Who says healthy eating has to be a chore? A new study has found that a habitual chocolate habit can actually be healthy! At least, from a heart and cardiovascular perspective. Researchers from the Baylor College of Medicine have found that eating chocolate at least once per week is linked to a lower risk of developing heart disease.
“Our study suggests that chocolate helps keep the heart’s blood vessels healthy,” explains study author Dr. Chayakrit Krittanawong of Baylor College of Medicine, Houston, Texas, in a press release.
“In the past, clinical studies have shown that chocolate is beneficial for both blood pressure and the lining of blood vessels,” he adds. “I wanted to see if it affects the blood vessels supplying the heart (the coronary arteries) or not. And if it does, is it beneficial or harmful?”
The research team came to their conclusions by combing through and analyzing a large collection of prior research that had been conducted over the past fifty years. All of the analyzed research projects had investigated the relationship between chocolate eating habits and the development of coronary heart disease (coronary artery blockages). All in all, six studies encompassing 336,289 people were included in the analysis.
Across all of those prior studies, participants had reported their daily chocolate consumption habits and were then tracked for varying periods to assess health outcomes. On average, participants within all six earlier studies were tracked for nearly nine years.
During that follow-up period, 14,043 people ended up developing coronary artery disease. Additionally, 4,667 people suffered a heart attack. Heart attacks are often caused by coronary artery disease, which is known to impede blood flow to the heart.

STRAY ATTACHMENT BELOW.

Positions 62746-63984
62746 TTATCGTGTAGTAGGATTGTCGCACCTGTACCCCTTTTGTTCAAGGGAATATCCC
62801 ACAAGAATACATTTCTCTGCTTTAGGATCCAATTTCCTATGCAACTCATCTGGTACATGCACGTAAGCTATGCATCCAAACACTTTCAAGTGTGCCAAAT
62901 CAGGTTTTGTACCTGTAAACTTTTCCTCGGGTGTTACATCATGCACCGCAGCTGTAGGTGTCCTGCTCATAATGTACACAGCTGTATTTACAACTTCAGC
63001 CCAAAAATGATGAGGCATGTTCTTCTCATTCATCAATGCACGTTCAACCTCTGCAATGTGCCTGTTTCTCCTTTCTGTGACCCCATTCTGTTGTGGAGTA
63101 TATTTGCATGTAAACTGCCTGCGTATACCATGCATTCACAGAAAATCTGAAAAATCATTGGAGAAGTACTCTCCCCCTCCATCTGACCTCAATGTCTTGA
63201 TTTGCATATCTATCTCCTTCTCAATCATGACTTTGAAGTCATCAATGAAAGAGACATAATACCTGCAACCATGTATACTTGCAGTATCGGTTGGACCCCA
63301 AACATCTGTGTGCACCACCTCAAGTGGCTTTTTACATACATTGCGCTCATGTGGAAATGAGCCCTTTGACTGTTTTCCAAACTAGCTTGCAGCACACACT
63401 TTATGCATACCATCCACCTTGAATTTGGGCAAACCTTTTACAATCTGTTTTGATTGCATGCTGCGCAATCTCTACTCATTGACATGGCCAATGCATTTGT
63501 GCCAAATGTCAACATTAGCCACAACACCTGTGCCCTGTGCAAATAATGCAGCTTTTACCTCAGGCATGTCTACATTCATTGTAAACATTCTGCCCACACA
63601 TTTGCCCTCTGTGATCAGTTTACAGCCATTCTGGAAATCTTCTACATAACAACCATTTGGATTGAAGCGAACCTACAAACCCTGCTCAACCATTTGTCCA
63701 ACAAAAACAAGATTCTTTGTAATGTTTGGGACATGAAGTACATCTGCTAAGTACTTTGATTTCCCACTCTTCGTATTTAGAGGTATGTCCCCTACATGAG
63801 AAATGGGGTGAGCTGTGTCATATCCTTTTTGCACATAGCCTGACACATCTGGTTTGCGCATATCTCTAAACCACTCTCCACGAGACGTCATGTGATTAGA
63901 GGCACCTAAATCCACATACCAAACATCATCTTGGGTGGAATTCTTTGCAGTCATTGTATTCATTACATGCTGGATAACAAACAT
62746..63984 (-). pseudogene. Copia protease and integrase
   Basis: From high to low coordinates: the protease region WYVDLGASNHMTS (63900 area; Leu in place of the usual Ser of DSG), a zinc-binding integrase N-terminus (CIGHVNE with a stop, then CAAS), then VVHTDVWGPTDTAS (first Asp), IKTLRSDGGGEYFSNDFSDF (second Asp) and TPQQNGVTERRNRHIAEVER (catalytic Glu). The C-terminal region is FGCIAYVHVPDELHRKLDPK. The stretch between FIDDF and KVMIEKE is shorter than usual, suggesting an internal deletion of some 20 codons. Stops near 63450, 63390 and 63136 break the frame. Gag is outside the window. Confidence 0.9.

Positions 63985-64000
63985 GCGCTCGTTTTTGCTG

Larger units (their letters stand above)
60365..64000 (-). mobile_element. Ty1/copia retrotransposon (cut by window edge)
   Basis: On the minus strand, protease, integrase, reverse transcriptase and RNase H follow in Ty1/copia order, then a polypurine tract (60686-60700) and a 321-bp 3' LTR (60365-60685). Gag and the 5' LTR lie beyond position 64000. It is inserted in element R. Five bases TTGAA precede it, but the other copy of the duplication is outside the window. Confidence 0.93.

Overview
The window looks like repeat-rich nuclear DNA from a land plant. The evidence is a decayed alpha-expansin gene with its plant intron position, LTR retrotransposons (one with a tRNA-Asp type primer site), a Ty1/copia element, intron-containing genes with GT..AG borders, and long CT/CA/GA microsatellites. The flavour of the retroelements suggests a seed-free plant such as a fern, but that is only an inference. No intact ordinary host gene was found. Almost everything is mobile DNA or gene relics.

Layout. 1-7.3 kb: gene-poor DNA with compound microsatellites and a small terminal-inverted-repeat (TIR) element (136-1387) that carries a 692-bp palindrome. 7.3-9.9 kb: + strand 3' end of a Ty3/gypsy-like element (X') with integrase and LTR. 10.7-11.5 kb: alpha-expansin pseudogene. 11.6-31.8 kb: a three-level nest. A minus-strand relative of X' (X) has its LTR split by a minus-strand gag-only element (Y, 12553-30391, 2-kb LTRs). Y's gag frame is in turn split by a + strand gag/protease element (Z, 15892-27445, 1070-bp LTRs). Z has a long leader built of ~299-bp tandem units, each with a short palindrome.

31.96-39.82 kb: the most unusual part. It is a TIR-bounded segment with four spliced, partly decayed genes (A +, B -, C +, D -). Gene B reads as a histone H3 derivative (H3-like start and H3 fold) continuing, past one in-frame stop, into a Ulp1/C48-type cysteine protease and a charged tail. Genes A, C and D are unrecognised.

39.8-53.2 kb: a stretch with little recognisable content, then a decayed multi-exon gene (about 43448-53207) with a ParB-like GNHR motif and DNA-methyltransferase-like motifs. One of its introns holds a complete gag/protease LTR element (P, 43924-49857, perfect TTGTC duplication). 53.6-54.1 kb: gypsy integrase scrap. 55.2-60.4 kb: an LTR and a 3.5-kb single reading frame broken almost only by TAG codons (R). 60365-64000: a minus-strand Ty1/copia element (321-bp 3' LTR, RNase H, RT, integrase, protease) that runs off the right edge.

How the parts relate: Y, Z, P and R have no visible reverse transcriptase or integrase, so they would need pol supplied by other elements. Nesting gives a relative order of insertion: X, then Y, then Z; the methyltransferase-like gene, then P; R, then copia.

However, once the research team added participants’ chocolate eating habits into the equation, a noteworthy association was found. In comparison to people who eat chocolate less than once per week, eating chocolate at least once per seven days was linked to an 8% lower risk of developing coronary heart disease.
So, how does chocolate foster strong blood vessel health and functioning? The study’s authors can’t say with absolute certainty, but they have some ideas.
“Chocolate contains heart-healthy nutrients such as flavonoids, methylxanthines, polyphenols, and stearic acid which may reduce inflammation and increase good cholesterol (high-density lipoprotein or HDL cholesterol),” comments Dr. Krittanawong.
This study didn’t delve into if any one type of chocolate (dark, white, etc) offers more heart health benefits than others, nor did it look into optimal portion sizes.
“Chocolate appears promising for prevention of coronary artery disease, but more research is needed to pinpoint how much and what kind of chocolate could be recommended,” Dr. Krittanawong says.
Still, Dr. Krittanawong and his team say their findings shouldn’t encourage anyone to eat copious amounts of chocolate. Just like with so many other areas of life and eating, moderation is key.
“Moderate amounts of chocolate seem to protect the coronary arteries but it’s likely that large quantities do not. The calories, sugar, milk, and fat in commercially available products need to be considered, particularly in diabetics and obese people,” he concludes.
The full study can be found here, published in the European Journal of Preventive Cardiology.